Using React 18’s Suspense to Improve Code Quality of Web Loaders

How familiar are you with using suspense for React 18?
React 18
React 18

The React Suspense component was first launched with React 16.6, and it has been further expanded with the release of React 18. Initially, React Suspense could only be used for code splitting with the React.lazy API. However, the React team has worked to improve Suspense’s capabilities, with the goal of making it work with data fetching in the future as well.

This shows why it is critical for React developers to understand how to work with React Suspense. This article discusses how to improve the code quality of web loaders by using Suspense in React 18.

Let’s get started.

Understanding React Suspense

Let’s start with how the <Suspense> component works with the lazy loading components.

When using the Suspense component, you must provide a fallback option. It accepts any React components or even a string to render while the lazy component is loading.

Take a look at the example below, which uses the Suspense wrapper to display a typical loader until the <LazyLoadComponent> is ready.

import { lazy, Suspense } from 'react';
const LazyLoadComponent = lazy(() => import('./LazyLoadComponent'));

function MyComponent() {
  return (
    <Suspense fallback={<Loader />}>
      <div>
        <LazyLoadComponent />
      </div>
    </Suspense>
  );
}

Within a single Suspense component, you can place one or more lazy components. You can also place multiple Suspense wrappers, and the one closest to a lazy component will be used.

To learn how to utilize this, look at the code piece below.

<Suspense fallback={<MainLoader />}>
  <Suspense fallback={<SideContentLoader />}>
    <SideContent />
  </Suspense>
  <MainContent />
  <Suspense fallback={<CommentsLoader />}>
    <Comments />
  </Suspense>
</Suspense>

Suspense wrappers are used separately for the <SideContent/> and <Comments/> components in the example. As a result, if the <MainContent/> component is ready to load, it will do so regardless of whether the other two components have loaded. However, because all three components are children of the <MainContent/> component’s Suspense, the other two components will wait until the <MainContent/> component is loaded.

You can also look at the code sandbox implementation of the above example to gain a better understanding of it.

Now, let’s take a look at the enhancements Suspense received in React 18.

Improvements for Suspense in React 18

Server-Side Rendering

Suspense is no longer limited to lazy components, thanks to React 18’s new concurrent rendering. You can now use Suspense to wrap any React component in your component tree and specify their loading state declaratively.

In both of the previous examples, you can replace the lazy components with normal components and Suspense will still function according to the same principles.

This greatly simplifies the process of adding loaders to your web app.

startTransition API

Another new feature of React 18 is the startTransition API, and it can be used to improve the use of Suspense.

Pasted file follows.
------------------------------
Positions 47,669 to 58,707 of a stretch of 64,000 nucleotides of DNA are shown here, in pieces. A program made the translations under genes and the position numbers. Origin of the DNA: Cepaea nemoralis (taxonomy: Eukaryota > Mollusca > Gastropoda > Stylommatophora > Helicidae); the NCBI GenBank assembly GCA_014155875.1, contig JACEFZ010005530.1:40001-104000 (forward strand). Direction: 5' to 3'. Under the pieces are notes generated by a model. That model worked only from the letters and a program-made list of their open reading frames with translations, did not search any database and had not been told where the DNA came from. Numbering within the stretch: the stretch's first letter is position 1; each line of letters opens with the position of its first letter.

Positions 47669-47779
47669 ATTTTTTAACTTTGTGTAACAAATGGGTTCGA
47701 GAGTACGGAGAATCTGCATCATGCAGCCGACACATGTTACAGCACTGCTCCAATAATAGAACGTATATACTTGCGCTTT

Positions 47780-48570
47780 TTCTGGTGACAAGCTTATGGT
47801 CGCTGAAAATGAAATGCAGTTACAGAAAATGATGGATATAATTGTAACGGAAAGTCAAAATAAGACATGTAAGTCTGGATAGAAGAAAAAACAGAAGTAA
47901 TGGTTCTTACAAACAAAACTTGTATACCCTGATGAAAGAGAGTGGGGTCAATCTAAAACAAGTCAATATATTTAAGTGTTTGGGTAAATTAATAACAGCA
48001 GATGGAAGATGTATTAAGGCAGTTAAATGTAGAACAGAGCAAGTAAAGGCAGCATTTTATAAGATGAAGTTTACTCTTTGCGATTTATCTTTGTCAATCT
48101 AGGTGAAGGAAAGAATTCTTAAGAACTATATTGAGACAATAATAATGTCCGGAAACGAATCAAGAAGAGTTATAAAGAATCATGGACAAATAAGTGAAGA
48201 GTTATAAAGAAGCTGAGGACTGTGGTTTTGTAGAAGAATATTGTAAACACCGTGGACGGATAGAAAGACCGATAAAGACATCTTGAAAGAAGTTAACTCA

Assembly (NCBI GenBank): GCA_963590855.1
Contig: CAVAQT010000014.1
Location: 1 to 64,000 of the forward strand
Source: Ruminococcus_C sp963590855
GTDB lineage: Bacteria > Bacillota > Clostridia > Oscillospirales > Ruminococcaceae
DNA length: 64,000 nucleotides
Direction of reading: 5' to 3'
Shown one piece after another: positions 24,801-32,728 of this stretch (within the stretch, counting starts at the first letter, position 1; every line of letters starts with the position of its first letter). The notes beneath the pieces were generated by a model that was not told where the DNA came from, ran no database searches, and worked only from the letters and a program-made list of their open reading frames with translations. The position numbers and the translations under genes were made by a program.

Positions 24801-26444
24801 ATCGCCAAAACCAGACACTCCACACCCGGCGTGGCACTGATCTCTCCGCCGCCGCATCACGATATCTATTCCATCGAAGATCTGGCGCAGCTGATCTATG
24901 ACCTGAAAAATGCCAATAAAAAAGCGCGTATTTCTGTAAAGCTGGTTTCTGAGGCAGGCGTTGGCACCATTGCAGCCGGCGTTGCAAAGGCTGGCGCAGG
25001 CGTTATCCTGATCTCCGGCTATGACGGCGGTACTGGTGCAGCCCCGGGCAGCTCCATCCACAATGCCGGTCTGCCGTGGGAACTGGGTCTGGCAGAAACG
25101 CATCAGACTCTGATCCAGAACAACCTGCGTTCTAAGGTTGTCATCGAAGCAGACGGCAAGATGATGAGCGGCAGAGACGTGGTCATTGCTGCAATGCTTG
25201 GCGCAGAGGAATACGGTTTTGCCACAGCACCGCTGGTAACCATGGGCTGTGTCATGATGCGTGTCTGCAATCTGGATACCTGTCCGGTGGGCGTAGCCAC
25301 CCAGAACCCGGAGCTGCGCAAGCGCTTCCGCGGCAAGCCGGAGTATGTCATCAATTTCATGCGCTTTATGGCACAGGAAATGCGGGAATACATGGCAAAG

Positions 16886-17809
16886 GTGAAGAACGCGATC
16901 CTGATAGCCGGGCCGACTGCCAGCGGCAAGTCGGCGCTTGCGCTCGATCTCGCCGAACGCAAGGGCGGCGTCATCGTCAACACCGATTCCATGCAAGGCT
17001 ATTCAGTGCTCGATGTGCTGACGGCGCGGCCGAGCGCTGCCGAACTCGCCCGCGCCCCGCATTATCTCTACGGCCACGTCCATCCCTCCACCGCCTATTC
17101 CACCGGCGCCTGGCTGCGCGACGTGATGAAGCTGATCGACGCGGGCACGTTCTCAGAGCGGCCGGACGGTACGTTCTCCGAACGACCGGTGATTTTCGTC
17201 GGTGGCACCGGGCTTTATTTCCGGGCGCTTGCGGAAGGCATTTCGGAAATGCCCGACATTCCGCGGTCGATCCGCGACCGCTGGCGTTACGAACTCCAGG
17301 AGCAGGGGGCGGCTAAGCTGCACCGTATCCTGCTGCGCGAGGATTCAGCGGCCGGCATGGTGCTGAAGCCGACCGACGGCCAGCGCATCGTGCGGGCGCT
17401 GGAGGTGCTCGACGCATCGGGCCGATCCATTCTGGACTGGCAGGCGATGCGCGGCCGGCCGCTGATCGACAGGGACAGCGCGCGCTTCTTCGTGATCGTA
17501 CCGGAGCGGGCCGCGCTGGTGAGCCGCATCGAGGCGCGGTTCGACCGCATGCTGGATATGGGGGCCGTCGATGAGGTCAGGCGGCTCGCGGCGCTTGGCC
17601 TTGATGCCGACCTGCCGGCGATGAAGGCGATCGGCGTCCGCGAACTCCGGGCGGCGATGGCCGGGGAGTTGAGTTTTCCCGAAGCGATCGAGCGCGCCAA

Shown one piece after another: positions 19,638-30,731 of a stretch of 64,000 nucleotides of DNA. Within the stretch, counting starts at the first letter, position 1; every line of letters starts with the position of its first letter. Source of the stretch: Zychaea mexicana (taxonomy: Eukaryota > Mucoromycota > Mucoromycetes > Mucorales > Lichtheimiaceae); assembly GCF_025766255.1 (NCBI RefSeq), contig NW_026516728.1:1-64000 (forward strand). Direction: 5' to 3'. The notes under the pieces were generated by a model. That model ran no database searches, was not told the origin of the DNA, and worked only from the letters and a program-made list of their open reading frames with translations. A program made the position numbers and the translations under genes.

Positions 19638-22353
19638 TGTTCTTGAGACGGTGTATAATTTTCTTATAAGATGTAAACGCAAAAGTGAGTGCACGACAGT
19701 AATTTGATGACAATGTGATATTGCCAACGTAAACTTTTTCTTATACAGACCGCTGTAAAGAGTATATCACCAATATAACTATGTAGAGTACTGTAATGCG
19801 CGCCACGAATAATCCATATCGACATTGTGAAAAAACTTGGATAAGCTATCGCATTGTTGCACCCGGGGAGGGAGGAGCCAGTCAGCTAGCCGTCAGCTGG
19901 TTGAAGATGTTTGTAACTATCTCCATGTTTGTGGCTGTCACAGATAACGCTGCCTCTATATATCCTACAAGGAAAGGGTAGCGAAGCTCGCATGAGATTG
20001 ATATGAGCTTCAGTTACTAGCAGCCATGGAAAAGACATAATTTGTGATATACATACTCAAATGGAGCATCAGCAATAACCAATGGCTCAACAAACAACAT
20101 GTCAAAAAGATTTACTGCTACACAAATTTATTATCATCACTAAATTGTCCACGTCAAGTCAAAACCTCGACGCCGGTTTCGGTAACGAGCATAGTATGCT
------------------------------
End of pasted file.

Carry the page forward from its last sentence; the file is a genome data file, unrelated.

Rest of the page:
When switching between tab views, it would be undesirable if the previously displayed loader was shown to the user again after the user had seen the content. In such cases, useTransition() Hook and the startTransition() function can be used to display the old UI until the new UI is ready to be displayed. The startTransition API can help you avoid unexpected fallbacks by marking non-urgent UI updates as transitions.

Consider the following example code piece, in which two tab components, Cricket and Football, are wrapped in a Suspense component.

const [isPending, startTransition] = useTransition();
function handleClick() {
  startTransition(() => {
    setTab('football');
  });
}
<Suspense fallback={<Loader/>}>
  <div style={{opacity: isPending ? 0.8 : 1 }}>
    {tab === 'cricket' ? <Cricket /> : <Football />}
  </div>
</Suspense>

Here, if the useTransition() was not used, then the loader will appear each time the user switches between the tabs. However, when used as shown, the Cricket tab will be displayed until the Football tab is ready. During the transition, the user will be able to interact with the content as usual. The isPending value is used to determine whether the transition is currently occurring or not, and it is used in the example to change the opacity of the component while the transition is occurring.

Why use React Suspense

Without Suspense, we have to access the state and write a bunch more code to display loaders in React. The code piece below demonstrates how to display loaders without using Suspense.

function MyComponent() {
  const [isLoading, setIsLoading] = useState(false);
  return (
      <div>
          {isLoading ? (
              <Loader />
          ) : (
              <AppContent />
          )}
      </div>
  );
}

At first glance, the change from isLoading ? to <Suspense> may not appear to be significant, but in large projects, it will make a significant difference. When React improves Suspense to work with data fetching as well, things will get even better.

Suspense has been added to React 18 for data fetching in the frameworks Relay, Next.js, Hydrogen, and Remix. Although Suspense allows for ad hoc data fetching, the React team does not recommend it as a general practice just yet.

Conclusion

This article covered the Suspense component, new improvements to Suspense in React 18, and why you should use Suspense. I hope you now have a clear grasp of the Suspense component. So, start using Suspense and improve the quality of your React code.

Thank you for reading, and happy coding!